• Heather Dolimont

What's The REAL Difference Between An ObGyn & A Midwife?

Registered Midwife, Angela Silcock, one of two Ontario midwives involved in the care of Mums & Tums CEO, Heather Dolimont and her 3rd born baby. Birth at North York General Hospital, picture by Heather Bays Photography.

We all know about, and are very grateful for the role that Obstetricians/Gynocologists play in prenatal care, labour and delivery, especially when those dreaded horror stories come true and there is life saving surgical procedures that need to be performed for the sake of both mom and baby. For sure, without them, a lot of babies and mothers would die. However, in recent years, more and more research has surfaced that has suggested that a highly medicalized approach to birth may actually be causing more problems than first thought. And so, the rebirth (pun absolutely intended) of the midwifery care movement began and spread like wildfire. But so did a lot of old, outdated assumptions about exactly how midwives work, and what their skill level is when the really bad stuff happens.

What’s the difference, REALLY, between a midwife and an obstetrician/gynecologist caring for you here in Ontario, Canada? I mean, besides the obvious, that a midwife will clearly be able to help you still give birth in a barn full of animals, Jesus style, and will also help you if a field with deer is more to your liking….(yes, this is sarcasm for those who haven’t caught on yet). What makes having a midwife something more women in this province and country should consider if they (gasp) want to just do things the way it’s always been done, good ol’fashioned hospital style, complete with all the meds to help one forget that labour is what their body is experiencing, and of course access to an operating theatre should they need it for any reason?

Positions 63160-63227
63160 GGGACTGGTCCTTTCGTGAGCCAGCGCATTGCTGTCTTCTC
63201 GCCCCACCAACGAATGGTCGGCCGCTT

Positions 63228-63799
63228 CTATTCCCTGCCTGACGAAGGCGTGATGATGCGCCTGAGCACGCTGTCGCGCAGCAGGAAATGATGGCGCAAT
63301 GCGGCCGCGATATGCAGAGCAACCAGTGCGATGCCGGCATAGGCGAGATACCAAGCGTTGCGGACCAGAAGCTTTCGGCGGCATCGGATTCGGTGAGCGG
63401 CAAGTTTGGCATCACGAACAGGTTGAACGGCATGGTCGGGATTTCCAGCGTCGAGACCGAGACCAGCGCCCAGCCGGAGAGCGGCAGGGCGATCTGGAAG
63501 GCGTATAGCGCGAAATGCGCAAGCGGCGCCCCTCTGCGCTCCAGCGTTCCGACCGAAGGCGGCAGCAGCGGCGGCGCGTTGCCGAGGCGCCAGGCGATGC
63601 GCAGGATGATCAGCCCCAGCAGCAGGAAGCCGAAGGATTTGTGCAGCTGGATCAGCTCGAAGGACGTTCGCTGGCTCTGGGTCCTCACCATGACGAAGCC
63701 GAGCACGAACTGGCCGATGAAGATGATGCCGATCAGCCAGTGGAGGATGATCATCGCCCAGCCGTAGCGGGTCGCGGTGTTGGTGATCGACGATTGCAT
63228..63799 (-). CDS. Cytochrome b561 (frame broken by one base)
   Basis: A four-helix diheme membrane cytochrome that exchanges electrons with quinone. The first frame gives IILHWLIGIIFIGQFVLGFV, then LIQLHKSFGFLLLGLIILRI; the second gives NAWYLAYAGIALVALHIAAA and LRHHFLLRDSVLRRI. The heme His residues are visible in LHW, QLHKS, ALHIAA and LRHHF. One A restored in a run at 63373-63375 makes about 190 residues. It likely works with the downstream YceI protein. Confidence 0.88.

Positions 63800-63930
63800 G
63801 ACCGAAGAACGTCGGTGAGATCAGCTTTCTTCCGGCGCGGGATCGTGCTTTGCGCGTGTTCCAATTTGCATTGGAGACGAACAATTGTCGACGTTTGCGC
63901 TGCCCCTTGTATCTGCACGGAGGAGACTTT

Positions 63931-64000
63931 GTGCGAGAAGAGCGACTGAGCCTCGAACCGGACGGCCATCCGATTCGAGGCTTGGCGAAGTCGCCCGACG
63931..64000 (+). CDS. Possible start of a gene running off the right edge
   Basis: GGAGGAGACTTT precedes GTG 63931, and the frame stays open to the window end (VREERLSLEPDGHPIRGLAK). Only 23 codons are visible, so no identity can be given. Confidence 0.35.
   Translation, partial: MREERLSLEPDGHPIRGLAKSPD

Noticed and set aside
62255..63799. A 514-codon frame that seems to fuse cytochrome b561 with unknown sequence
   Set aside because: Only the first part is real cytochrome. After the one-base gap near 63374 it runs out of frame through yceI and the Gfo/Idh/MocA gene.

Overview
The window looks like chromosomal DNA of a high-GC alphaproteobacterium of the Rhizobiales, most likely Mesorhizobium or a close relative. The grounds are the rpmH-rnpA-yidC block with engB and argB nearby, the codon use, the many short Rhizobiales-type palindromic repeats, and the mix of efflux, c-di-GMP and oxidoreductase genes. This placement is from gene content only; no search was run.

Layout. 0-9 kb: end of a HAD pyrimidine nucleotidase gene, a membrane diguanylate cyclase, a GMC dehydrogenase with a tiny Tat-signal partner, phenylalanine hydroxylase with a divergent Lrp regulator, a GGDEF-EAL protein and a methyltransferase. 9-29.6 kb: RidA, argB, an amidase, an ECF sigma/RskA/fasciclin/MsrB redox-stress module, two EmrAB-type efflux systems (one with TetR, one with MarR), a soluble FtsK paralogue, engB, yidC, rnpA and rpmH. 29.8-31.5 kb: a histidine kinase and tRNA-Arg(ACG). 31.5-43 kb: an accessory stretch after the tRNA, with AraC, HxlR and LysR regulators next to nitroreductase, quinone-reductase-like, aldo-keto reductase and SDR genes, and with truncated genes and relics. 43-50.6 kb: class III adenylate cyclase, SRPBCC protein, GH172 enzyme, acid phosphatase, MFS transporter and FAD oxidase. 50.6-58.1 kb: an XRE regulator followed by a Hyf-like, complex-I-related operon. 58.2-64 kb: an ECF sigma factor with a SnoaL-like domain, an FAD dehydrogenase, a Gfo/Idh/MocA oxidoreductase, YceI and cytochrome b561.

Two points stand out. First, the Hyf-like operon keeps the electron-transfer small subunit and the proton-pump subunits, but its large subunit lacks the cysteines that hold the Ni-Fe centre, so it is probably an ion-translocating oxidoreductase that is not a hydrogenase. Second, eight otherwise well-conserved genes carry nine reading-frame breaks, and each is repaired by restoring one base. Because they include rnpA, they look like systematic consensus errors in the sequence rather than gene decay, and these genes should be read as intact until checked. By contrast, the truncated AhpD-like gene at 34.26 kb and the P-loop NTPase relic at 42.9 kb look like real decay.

First of all, I’m not here to convince you that you should have a home birth over a hospital birth. Despite studies that have now clearly shown that home birth in Ontario is just as safe, if not incrementally safer, at home with a registered midwife team, than it is in the hospital. And let’s be completely upfront here. Two out of my three birth experiences so far have been in the hospital, only one was at home. Despite my strongest desires to have another home birth with my 3rd baby, circumstances well out of my control dictated that the safest option for me and baby would be to give birth in the hospital scenario, and I was more than willing to accept that. I had an absolutely amazing birth there, with my amazing midwives there to monitor everything and allow me to deliver my baby exactly how I saw fit, even if we were surrounded by machines and meds and doctors and nurses and tools, and crappy lighting, and spotlights, and so much more. I had my husband, my doula, my best friend and another close friend and her daughter there in the room as we welcomed my third baby, and our first son, into this world. It was relaxed, perfect, complication free, hands down the easiest birth I’ve had to date. So I am absolutely the last person on earth who will try to convince anyone that having a home birth is always so much easier than a hospital birth. No, that’s not why I wanted to bring up the differences between care with midwives and care with ob/gyn’s. But there are a list of key differences that I felt it was really important that more parents-to-be out there knew about, and frankly these were differences that hundreds of other parents we asked also felt were really important to pass on to the next wave of parents about to give birth.